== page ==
Chris Kyle was a “psychopath patriot,” according to Bill Maher in the latest episode of his HBO night-time talk show, Real Time.
With Michael Moore and Seth Rogen sounding off on Clint Eastwood’s box office smash, and the conservative backlash that followed, it was only a matter of time before the controversial Maher let his thoughts be known on the Navy SEAL’s most decorated sniper.
To make his point that the real Chris Kyle was a guy not worth emulating, Maher shared some quotes from Kyle’s book on which the film is based.
“I hate the d*** savages,” said Maher reading from a list of Kyle’s actual quotes, “and I’ve been fighting and I always will. I love killing bad guys. Even with the pain, I loved what I was doing. Maybe war isn’t really fun, but I certainly was enjoying it.”
Maher also seemed to condemn Americans for embracing this film to the point of doing $105 million on a January weekend — “previously unheard of,” he said — while the “more ambiguous” film The Hurt Locker only did $17 million. Why such a difference between what many have called two great films about the Iraqi War?
“He’s a psychopath patriot, and we love him,” Maher said, paraphrasing conservative Americans.
Not everyone present agreed with Maher’s assessment. Comedian Bill Burr, in particular, took issue with Maher’s quoting of the “savages” comment.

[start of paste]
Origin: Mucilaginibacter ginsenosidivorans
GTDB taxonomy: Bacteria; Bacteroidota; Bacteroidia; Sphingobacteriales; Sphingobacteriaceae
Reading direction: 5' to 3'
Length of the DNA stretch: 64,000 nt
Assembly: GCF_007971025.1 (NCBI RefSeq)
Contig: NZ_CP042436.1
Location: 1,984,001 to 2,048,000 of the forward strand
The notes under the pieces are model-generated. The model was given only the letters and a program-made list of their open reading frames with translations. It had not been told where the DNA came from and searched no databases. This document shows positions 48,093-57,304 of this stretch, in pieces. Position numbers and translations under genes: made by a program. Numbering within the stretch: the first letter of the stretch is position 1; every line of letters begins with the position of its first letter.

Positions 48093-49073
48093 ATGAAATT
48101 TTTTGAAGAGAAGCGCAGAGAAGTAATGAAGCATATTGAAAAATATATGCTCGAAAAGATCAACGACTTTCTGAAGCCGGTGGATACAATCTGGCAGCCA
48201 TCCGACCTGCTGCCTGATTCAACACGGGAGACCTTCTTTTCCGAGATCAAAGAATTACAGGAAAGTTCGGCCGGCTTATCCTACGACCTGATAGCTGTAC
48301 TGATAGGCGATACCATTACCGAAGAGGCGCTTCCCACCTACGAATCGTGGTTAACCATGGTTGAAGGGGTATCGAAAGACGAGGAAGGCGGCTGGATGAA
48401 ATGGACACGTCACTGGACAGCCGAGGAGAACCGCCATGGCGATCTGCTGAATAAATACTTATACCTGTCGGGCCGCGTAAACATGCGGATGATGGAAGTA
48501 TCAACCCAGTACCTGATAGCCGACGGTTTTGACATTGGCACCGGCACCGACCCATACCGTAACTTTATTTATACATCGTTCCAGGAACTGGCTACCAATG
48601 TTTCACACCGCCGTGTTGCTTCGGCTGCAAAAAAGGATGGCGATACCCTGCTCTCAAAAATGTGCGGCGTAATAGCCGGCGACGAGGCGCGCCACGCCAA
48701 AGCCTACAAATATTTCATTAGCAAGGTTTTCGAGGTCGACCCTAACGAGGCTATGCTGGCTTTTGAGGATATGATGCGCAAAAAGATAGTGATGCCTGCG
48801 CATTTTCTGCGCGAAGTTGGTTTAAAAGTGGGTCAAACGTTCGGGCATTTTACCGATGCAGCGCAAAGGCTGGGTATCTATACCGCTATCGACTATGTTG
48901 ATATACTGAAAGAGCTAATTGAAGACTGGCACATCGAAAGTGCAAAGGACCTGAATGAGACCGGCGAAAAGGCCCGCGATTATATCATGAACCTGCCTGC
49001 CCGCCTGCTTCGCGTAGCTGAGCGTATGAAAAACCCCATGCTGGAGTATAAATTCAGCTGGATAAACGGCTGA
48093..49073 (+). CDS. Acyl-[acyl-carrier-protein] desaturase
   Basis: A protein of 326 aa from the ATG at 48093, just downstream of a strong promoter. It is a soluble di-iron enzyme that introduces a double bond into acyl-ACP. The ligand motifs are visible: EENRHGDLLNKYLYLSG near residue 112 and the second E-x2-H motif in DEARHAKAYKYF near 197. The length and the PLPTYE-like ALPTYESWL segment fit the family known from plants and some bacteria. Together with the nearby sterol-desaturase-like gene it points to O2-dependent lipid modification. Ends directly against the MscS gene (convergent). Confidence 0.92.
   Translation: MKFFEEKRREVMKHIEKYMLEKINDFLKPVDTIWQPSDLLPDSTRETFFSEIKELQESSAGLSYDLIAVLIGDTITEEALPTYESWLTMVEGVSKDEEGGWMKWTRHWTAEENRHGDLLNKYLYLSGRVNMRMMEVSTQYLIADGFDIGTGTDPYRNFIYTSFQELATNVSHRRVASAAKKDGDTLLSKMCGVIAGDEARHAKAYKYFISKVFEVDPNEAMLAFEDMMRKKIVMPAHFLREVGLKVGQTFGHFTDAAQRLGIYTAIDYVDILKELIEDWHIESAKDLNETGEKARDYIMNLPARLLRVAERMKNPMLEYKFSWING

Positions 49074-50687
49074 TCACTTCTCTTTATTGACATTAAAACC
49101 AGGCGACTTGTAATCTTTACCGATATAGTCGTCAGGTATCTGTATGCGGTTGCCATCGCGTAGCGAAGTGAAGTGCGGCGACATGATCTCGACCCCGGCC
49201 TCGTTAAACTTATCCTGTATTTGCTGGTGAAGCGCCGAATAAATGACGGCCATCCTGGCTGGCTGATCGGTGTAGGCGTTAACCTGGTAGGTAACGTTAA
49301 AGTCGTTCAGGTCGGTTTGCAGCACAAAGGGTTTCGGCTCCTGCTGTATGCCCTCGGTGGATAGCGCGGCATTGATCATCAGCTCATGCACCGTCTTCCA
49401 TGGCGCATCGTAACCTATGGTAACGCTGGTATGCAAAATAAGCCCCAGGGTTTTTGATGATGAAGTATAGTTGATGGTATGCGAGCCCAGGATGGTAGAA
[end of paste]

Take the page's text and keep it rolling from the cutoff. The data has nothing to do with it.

“You can’t sum up a man by one quote taken out of context,” he said, while Foreign Affairs Correspondent Bret Stephens with the Wall Street Journal clarified what Chris Kyle meant when he referred to the Iraqis by the derogatory term.
“What I saw was a movie that treats what veterans and soldiers go through in a way that was subtle. It was not just about war. It’s about PTSD. It was about what the wives of soldiers go through. And, by the way, the savages he’s talking about aren’t ordinary Iraqis. The savages are al-Qaeda killers, who put drills into children to enforce order.”
Ultimately, Maher admitted that he was not condemning the film. He even seemed to like the movie about Chris Kyle more than the real person, noting that the film had “more ambiguity than the real Chris Kyle.”
What about you, readers? Have you seen American Sniper yet? What were your impressions of Chris Kyle as portrayed by Bradley Cooper in the film? Sound off in the comments section.